I then turned my focus to sourcing Caribbean art. I thought that if we were to spend our art budget on Caribbean artists, this would not only directly improve the lives of individuals back home, but also allow us to transform our new place into a home that inspires and reflects who we are. Even though my husband is Dutch, he embraced the idea of bringing in more of my heritage into our daily lives.
It was an awkward process of selecting an artist, getting someone to meet and pay them in local currency, then waiting for someone who happens to travel out of the country to the same city, to pack it in their suitcase and coordinate a time to meet. In the end, I was so satisfied with having a piece of my culture with me in Amsterdam, that I decided to work on a solution to enable a more efficient process for others wanting the same connection back home.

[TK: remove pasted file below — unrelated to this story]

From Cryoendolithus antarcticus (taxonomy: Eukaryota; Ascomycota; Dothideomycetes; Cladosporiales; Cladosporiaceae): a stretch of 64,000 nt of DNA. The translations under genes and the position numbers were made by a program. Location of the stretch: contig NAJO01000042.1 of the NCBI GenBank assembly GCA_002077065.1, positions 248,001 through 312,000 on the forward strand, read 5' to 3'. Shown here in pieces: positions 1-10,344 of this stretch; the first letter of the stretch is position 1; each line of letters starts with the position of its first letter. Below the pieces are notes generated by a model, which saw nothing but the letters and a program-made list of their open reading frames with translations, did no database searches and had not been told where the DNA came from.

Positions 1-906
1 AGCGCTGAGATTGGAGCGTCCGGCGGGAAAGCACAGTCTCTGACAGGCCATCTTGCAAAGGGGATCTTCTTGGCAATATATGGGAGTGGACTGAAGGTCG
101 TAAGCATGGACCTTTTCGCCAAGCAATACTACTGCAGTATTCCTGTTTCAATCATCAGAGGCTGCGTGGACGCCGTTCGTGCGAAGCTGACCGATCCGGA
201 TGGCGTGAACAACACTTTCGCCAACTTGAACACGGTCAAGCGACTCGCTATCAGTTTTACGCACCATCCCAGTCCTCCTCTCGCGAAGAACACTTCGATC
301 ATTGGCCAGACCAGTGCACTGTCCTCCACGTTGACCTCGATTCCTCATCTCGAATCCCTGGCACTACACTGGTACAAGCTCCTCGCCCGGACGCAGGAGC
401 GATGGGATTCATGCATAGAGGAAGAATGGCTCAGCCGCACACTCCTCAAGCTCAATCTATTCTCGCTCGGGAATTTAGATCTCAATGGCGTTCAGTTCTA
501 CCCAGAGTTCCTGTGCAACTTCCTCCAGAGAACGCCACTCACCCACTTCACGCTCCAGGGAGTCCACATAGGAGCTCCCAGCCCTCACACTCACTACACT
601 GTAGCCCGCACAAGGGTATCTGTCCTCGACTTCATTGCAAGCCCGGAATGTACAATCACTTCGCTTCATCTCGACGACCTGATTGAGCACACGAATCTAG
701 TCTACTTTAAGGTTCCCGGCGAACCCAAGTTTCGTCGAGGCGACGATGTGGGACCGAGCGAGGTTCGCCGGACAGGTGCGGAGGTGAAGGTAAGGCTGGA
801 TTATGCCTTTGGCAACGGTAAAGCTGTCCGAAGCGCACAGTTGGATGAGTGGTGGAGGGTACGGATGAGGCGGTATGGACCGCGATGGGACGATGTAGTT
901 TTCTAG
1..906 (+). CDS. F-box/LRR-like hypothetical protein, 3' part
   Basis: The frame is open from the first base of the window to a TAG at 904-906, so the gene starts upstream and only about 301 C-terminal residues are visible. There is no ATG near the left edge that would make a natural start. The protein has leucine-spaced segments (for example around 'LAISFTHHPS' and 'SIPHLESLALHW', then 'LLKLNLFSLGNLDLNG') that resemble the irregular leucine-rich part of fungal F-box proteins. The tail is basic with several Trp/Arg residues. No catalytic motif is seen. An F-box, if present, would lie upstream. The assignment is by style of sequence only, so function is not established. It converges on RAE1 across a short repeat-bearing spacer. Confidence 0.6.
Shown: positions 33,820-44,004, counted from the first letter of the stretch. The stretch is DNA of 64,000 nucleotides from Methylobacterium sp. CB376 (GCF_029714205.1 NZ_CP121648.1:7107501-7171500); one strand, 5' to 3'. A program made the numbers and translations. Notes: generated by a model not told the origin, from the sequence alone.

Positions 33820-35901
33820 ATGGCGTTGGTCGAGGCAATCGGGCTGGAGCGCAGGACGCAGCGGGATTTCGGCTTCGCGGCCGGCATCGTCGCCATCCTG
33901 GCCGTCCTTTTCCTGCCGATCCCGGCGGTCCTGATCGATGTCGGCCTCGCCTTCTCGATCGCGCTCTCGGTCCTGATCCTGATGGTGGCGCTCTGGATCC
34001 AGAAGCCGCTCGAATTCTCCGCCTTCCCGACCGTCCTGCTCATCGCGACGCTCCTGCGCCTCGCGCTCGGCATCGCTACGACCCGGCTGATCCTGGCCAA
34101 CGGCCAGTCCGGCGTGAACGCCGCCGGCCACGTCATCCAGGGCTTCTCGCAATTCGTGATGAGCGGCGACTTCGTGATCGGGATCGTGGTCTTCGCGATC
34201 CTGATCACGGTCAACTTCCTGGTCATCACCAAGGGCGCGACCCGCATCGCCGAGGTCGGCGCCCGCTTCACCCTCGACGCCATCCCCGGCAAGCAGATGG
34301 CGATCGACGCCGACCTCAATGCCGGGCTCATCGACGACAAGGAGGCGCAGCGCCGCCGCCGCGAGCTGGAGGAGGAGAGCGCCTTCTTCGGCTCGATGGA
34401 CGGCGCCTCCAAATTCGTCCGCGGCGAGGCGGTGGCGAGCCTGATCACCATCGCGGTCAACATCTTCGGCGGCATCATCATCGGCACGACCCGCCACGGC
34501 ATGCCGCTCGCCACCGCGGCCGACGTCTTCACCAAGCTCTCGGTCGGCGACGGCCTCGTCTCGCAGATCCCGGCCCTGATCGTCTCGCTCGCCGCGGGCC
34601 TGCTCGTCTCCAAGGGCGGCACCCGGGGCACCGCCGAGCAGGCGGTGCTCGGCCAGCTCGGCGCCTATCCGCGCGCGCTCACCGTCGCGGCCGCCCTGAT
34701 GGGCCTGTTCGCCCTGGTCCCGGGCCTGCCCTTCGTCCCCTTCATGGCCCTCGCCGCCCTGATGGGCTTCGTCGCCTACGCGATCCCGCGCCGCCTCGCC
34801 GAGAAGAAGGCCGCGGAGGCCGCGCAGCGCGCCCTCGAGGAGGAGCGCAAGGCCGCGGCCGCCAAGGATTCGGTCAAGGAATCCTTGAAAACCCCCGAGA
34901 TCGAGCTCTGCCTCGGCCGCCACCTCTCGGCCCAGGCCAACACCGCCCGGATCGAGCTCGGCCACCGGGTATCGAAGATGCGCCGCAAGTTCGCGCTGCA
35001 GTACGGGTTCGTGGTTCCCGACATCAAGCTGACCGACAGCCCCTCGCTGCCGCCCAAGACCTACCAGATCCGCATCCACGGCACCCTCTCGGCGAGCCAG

This solution includes art from the English, Spanish, French and Dutch-speaking Caribbean countries together side-by-side. It was through the process of building LES ÎLES, getting to know the Caribbean artists, and understanding their stories and perspectives, that I truly felt like I was fully understanding myself. All of these years abroad, I adapted, but I did not know who I really was. These artists have taught me critical analysis of my own history, what I lost from leaving the islands, what I gained and what I need to preserve. It has been a significant turning point for me to take control of my own future, with confidence in what I bring to the table, internationally.